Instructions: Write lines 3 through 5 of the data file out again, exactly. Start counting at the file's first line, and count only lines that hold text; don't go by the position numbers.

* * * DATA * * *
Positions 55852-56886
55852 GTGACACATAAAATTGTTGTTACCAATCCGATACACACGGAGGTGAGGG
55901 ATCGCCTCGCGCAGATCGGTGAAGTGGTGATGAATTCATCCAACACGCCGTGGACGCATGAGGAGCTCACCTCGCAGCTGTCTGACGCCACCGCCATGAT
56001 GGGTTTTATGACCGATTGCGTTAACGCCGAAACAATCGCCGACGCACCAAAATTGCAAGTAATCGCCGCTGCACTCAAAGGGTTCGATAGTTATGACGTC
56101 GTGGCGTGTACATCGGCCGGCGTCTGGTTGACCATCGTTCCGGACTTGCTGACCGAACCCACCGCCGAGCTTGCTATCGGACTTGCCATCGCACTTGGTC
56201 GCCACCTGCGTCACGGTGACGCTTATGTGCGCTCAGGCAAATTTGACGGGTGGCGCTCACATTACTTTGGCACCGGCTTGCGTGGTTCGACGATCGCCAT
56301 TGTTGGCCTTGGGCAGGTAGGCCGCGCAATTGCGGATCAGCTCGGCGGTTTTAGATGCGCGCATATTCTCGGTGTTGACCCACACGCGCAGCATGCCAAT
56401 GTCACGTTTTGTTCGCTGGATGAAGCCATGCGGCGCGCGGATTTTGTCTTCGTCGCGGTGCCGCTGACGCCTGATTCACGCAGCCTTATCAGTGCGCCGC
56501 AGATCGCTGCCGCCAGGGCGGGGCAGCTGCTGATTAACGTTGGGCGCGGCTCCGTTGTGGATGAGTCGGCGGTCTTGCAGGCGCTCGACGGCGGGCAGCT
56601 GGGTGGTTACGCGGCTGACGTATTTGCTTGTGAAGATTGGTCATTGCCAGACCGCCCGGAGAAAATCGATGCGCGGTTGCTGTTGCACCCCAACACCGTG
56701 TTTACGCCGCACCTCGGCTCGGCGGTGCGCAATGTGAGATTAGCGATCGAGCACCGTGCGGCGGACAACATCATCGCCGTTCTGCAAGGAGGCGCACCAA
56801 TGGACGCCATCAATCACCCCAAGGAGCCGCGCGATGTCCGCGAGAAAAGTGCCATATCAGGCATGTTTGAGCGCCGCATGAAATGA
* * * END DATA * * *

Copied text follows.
55901 ATCGCCTCGCGCAGATCGGTGAAGTGGTGATGAATTCATCCAACACGCCGTGGACGCATGAGGAGCTCACCTCGCAGCTGTCTGACGCCACCGCCATGAT
56001 GGGTTTTATGACCGATTGCGTTAACGCCGAAACAATCGCCGACGCACCAAAATTGCAAGTAATCGCCGCTGCACTCAAAGGGTTCGATAGTTATGACGTC
56101 GTGGCGTGTACATCGGCCGGCGTCTGGTTGACCATCGTTCCGGACTTGCTGACCGAACCCACCGCCGAGCTTGCTATCGGACTTGCCATCGCACTTGGTC